Don’t Leave Your Plants Naked! Try These Stylish Dressing Options

I’ve been in this industry for over fifteen years now and I have to say, I’m getting bored with using the same old gray Spanish moss as a top dressing. While there is nothing wrong with covering the exposed soil Spanish moss, there should be more options out there to give our plants the finishing touch.

Here are three stylishly different solutions for hiding dirt.

Reindeer Moss

Reindeer MossI am currently in love with Cladonia rangiferina, better known as reindeer moss. It’s spongy, soft and less costly to use than the traditional Spanish variety. For higher-end containers or dish gardens, my favorite is the lime green tinted moss. It gives the container a pop of color while still being neutral enough not to clash with most interior décor.

If you are looking for something bold, reindeer moss is a great option. It comes in a variety of eye-catching colors such as red, purple, blue or black to fit any creative design.

Rocks

Another great top dressing alternative is Rockafiller landscaping rocks. Rockafillers, which are actually artificial rocks composed of recycled plastic, are made to mimic the smooth rounded stones found in river beds. They are available in seven natural colors and vary in size. The Rockafiller’s lightness is a huge advantage over the real thing. I’ll take carrying a bag of these babies over river rocks any day.

Rockafiller Bed

-Rockafillers

Although using natural rocks as a top dressing requires a little more strength, they still create different looks. Besides the popular brown hues of river rock, there are many more types available such as white marble, timberlite or granite.

There is a downside to using rocks as a soil cover. But luckily there is an easy solution. When there is a gap between the growing pot and the decorative container, the rocks can be too small to bridge that gap and instead fall to the bottom. This can be avoided with the use of a foam collar specifically designed to combat this issue. Another option is using a clear, strong adhesive to glue together small sections of rock that span the gap.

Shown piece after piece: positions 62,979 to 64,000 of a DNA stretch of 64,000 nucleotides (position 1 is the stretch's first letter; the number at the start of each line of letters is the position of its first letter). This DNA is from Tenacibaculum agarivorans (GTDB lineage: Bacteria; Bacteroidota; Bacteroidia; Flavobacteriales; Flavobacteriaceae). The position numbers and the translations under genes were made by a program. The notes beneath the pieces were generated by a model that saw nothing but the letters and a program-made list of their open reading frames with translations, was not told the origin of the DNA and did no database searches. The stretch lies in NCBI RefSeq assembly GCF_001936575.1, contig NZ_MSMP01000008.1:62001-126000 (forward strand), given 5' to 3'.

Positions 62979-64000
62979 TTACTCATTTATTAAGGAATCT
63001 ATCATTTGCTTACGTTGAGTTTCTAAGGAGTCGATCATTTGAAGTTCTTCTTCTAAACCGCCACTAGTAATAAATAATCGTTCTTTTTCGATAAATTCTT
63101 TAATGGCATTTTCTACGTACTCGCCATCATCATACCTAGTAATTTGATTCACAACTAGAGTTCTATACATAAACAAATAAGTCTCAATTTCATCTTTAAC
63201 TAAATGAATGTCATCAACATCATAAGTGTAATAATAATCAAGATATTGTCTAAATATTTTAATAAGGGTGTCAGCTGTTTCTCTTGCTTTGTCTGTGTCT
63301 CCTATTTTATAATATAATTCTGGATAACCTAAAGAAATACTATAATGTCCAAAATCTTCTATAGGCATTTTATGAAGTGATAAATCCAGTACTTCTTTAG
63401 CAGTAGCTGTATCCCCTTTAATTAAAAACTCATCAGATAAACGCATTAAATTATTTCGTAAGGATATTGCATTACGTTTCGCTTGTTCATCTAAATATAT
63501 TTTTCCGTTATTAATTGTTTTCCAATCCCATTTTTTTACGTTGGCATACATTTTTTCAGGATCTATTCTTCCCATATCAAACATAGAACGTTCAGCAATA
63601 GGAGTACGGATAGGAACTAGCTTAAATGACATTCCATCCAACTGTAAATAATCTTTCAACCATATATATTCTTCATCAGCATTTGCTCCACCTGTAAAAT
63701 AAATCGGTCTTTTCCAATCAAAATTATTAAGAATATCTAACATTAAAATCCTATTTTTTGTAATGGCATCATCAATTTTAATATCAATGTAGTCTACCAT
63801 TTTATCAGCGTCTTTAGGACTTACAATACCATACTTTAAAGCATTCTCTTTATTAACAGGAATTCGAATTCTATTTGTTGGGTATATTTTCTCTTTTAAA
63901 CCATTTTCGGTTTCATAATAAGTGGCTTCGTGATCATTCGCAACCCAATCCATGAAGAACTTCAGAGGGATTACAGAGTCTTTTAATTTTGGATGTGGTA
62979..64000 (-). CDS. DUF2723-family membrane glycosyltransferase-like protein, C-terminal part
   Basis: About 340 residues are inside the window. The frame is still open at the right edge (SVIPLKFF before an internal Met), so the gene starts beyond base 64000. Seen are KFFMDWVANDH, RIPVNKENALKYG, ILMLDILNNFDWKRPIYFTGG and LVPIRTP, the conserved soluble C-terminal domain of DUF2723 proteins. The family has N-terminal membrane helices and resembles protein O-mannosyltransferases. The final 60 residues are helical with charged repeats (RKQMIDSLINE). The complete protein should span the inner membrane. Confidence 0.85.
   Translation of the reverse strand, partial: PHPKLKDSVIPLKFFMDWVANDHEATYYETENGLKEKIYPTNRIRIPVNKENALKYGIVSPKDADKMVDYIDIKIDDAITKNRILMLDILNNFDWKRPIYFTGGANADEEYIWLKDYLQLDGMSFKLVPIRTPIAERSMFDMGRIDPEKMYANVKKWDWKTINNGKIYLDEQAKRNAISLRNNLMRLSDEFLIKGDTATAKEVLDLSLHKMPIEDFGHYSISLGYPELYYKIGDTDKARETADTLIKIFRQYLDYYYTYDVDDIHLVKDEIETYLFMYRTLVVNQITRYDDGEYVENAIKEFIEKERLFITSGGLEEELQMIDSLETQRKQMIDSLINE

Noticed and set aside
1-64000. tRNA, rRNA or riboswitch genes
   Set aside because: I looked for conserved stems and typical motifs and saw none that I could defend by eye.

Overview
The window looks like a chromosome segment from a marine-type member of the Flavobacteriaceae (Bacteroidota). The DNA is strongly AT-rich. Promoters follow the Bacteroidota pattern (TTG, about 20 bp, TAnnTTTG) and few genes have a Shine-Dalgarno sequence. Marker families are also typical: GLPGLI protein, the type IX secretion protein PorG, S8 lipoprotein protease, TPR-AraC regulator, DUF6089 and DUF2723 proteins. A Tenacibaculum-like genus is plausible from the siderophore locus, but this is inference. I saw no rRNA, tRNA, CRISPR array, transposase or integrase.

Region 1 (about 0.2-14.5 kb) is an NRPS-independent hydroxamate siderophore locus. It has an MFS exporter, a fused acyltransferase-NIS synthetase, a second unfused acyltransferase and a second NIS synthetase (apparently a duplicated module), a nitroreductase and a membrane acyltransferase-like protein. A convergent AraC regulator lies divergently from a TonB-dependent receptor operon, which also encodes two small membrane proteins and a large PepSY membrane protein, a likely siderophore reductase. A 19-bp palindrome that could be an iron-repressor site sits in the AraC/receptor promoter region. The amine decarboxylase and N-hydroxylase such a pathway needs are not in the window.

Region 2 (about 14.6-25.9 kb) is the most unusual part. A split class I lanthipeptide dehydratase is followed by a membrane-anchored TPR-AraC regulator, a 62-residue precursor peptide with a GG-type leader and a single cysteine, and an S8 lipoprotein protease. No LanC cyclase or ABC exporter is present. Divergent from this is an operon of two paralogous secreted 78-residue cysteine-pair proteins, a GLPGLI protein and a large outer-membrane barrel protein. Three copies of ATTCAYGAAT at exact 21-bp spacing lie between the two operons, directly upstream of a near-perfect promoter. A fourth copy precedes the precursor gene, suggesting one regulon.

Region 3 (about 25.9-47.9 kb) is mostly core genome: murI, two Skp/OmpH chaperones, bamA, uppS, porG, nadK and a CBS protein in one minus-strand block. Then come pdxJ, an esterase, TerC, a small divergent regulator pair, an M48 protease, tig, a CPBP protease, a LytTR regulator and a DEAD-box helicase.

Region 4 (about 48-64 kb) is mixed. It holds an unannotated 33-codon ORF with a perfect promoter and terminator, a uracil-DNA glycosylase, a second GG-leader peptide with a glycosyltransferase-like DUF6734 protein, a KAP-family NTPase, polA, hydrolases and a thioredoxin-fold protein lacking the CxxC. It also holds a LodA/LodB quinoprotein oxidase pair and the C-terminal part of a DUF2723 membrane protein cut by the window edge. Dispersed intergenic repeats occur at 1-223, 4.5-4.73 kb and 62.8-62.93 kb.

Glass Gems & Recycled Glass

For some good drama (besides the love triangle at work), use glass gems. They are uniformly round or oval and can be readily found at the dollar store. I like to stock up on several colors.

Recycled GlassRecycled glass is a similar option. It is available in a few different sizes, shaped like broken rocks and can be ordered in many different colors. If you are creating a large bed of recycled glass, placing a waterproof string of rope lighting under the rock layer will add a whole different dimension of drama. I first used this concept at a popular restaurant. The serene ambiance it added to the dining room had patrons often requesting the tables near the glowing rocks…which unfortunately created one problem. Besides leaving the restaurant full from a good meal, some also left with the “magical rocks” as a souvenir. So if you decide to create a recycled glass top dressing, you may want to add a clear layer of glue to prevent the glass from disappearing.

You can hide a plant’s ugly soil with any material your imagination comes up with, providing it doesn’t melt or collapse with water and isn’t harmful to people or foliage. Taking a clue from the atmosphere you are working with can lead to new ideas. For example, you can use corks at a wine bar, sea shells at an ocean-side hotel or even bright ornaments during the holiday season. The next time you start to pull out that Spanish moss, first take a look around. You might find yourself inspired to start the next big top dressing trend.

Sherry has been part of the interiorscape industry for over fifteen years, starting at an entry level job at North Florida's largest greenhouse and currently owning two horticulture companies. At UMaine, Sherry majored in English where she worked part-time writing scripts for a local college TV studio.

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